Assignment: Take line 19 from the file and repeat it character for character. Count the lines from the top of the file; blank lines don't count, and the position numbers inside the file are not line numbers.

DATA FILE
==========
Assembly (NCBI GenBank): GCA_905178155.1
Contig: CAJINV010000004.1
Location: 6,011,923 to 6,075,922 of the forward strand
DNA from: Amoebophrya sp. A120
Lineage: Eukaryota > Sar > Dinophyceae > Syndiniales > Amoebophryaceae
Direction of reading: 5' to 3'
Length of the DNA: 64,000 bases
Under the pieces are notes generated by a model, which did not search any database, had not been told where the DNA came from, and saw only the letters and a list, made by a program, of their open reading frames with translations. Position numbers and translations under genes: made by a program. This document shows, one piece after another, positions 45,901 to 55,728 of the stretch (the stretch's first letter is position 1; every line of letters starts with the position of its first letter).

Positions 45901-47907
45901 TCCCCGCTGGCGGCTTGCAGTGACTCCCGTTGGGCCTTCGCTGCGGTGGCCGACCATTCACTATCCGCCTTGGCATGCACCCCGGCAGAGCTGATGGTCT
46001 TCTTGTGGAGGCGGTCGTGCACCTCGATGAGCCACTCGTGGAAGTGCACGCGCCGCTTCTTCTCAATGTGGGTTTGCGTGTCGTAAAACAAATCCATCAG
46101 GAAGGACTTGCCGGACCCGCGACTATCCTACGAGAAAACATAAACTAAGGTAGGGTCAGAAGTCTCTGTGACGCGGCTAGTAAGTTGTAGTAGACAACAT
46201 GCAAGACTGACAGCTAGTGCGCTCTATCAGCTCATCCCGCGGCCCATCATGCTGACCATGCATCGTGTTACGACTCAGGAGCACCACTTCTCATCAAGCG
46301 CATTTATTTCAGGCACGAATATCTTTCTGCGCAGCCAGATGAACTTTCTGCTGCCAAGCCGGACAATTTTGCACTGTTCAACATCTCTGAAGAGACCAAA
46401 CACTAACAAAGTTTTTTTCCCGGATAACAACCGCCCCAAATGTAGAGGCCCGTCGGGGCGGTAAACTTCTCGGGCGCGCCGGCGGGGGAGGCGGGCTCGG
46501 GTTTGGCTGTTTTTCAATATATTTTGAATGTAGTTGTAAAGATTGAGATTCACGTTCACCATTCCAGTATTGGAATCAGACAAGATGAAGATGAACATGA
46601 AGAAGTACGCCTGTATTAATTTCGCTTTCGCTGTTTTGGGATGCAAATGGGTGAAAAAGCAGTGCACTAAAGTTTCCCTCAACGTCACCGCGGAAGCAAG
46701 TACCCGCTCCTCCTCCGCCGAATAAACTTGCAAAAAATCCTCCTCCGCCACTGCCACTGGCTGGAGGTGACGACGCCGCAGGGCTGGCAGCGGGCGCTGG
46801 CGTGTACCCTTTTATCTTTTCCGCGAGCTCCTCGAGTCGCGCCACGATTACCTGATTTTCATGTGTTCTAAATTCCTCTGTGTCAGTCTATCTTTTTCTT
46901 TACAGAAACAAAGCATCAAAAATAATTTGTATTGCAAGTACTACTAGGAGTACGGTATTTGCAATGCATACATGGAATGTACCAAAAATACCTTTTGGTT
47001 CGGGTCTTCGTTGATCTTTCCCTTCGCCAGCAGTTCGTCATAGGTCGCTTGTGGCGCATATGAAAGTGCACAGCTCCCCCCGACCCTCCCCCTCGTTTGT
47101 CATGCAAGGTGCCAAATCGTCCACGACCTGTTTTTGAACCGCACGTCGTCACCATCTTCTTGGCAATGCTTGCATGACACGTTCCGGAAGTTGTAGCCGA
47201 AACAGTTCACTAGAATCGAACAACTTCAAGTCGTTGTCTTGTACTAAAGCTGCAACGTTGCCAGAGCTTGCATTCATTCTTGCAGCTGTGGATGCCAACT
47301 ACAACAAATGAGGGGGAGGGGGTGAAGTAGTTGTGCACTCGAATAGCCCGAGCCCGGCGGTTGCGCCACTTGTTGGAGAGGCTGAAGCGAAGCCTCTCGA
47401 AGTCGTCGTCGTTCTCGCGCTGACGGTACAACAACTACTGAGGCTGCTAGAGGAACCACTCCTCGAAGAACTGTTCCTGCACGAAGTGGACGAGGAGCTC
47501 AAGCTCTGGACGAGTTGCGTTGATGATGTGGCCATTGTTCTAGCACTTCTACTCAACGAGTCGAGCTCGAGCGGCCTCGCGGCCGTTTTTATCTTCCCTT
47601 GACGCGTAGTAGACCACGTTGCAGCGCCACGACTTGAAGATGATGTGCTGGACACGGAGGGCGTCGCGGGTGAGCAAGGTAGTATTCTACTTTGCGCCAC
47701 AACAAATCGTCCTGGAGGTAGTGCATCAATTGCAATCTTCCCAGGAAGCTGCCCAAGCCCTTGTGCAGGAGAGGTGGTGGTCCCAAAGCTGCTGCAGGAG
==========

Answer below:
46801 CGTGTACCCTTTTATCTTTTCCGCGAGCTCCTCGAGTCGCGCCACGATTACCTGATTTTCATGTGTTCTAAATTCCTCTGTGTCAGTCTATCTTTTTCTT